Pop the corn any way you like.  I’m attached to my old air popper but the microwave works just fine, although you’ll have to work in batches.  (Place about 3 tablespoons of corn kernels in a brown paper bag, say a large lunch bag, fold the top over a couple of times and cook on high until the kernels stop popping – about 2 minutes. Don’t use commercial microwave popcorn, which introduces off flavors.)   Or do it the old fashioned way and heat a couple of tablespoons of oil in a heavy 3-quart pan over moderate heat, add the kernels, cover the pan, and shake until the corn stops popping.

The secret to the great crisp texture of this caramel corn is baking it in a low oven for an hour once you’ve mixed the syrup with the popcorn and nuts. After it has cooled thoroughly, dip some of the clusters in melted chocolate.  Good chocolate chips work well.  I use Ghirardelli’s 60 percent cacao bittersweet chocolate chips.  If you want to splurge, try chopping up a couple of bars of premium dark chocolate instead.

There’s plenty of room for creativity here.  I like cashews and almonds, but macadamias and pecans also are great and salted peanuts are classic. If you don’t care for really dark chocolate, use semi-sweet or milk chocolate, although the latter may be a little soft for the job.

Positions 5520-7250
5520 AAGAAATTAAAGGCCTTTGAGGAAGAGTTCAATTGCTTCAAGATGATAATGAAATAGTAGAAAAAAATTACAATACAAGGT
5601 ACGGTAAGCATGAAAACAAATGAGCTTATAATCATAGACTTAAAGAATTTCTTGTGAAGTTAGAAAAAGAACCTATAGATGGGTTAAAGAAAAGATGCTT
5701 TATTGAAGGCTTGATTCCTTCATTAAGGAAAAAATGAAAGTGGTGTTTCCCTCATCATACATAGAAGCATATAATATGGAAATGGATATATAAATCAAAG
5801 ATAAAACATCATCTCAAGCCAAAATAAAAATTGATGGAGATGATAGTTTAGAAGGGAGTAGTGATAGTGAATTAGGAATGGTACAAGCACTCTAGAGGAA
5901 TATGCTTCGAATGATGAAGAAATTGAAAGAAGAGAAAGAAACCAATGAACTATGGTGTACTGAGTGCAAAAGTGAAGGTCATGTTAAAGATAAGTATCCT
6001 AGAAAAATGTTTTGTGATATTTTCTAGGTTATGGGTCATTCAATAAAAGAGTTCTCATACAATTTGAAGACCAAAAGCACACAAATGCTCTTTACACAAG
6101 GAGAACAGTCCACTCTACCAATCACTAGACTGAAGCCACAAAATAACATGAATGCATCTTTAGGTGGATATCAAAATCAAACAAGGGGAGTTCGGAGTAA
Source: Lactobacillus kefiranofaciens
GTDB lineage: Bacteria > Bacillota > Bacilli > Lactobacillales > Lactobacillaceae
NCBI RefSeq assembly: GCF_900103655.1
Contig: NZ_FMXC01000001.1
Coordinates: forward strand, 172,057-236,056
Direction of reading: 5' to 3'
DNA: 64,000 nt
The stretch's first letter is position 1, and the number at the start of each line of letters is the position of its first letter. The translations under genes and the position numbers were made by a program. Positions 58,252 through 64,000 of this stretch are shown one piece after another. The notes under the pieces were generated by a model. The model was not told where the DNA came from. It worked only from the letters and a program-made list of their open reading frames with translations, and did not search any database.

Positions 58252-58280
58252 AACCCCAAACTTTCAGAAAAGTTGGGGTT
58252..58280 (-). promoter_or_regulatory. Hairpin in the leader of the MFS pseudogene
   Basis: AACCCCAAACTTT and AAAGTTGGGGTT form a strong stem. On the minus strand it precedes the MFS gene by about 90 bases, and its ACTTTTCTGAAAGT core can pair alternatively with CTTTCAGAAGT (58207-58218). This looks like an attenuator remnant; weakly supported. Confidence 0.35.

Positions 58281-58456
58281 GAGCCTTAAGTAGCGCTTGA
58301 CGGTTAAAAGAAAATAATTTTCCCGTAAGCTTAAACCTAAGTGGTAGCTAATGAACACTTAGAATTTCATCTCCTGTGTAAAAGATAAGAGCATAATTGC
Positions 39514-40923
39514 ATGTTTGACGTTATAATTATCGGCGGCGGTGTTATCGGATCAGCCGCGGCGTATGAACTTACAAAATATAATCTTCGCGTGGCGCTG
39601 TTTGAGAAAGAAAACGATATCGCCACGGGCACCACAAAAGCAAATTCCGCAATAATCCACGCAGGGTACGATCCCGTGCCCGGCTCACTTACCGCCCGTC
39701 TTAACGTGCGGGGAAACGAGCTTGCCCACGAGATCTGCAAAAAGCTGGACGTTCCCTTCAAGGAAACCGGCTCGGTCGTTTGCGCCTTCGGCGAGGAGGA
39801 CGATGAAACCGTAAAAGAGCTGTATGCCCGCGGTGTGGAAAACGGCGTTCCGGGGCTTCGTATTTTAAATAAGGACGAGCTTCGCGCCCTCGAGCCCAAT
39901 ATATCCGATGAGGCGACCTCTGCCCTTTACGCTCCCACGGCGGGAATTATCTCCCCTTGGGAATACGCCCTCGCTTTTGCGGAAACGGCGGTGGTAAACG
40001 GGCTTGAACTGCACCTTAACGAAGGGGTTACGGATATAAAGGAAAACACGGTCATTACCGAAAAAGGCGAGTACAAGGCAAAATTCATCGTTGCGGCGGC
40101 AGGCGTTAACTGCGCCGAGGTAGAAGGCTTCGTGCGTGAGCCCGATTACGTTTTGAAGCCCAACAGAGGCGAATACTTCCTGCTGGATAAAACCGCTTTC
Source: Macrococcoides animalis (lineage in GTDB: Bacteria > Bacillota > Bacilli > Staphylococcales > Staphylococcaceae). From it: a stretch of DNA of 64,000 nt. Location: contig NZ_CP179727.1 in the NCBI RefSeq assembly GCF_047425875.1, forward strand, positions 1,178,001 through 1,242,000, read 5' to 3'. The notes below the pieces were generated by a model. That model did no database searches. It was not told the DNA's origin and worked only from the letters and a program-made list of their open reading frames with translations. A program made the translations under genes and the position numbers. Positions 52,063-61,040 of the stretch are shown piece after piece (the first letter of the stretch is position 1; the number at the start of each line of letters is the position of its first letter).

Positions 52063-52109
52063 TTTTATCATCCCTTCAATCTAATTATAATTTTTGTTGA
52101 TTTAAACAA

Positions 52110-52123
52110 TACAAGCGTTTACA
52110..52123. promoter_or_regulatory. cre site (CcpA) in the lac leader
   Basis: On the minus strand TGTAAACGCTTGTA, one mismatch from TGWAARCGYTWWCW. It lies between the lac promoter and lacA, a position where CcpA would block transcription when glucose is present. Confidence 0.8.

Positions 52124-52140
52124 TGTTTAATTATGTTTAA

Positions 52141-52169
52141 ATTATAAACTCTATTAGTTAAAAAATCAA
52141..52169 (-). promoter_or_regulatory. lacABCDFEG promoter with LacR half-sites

When you’re done, you’ll have about four quarts of candy.   It looks like a lot, but believe me, it won’t last long.

Caramel corn isn’t just for kids anymore.

Makes about 4 quarts

½ cup popcorn kernels, popped
½ cup (1 stick) unsalted butter
½ cup corn syrup
1½ cups white sugar
¾ teaspoon kosher salt
½ teaspoon baking soda
½ teaspoon vanilla extract
1 cup raw cashews
1 cup raw almonds
6 ounces bittersweet chocolate chips

Preheat oven to 250 degrees.  Butter a large roasting pan or a couple of rimmed baking sheets.  Combine popped corn with nuts in roasting pan and place in oven while it heats up and you prepare the caramel.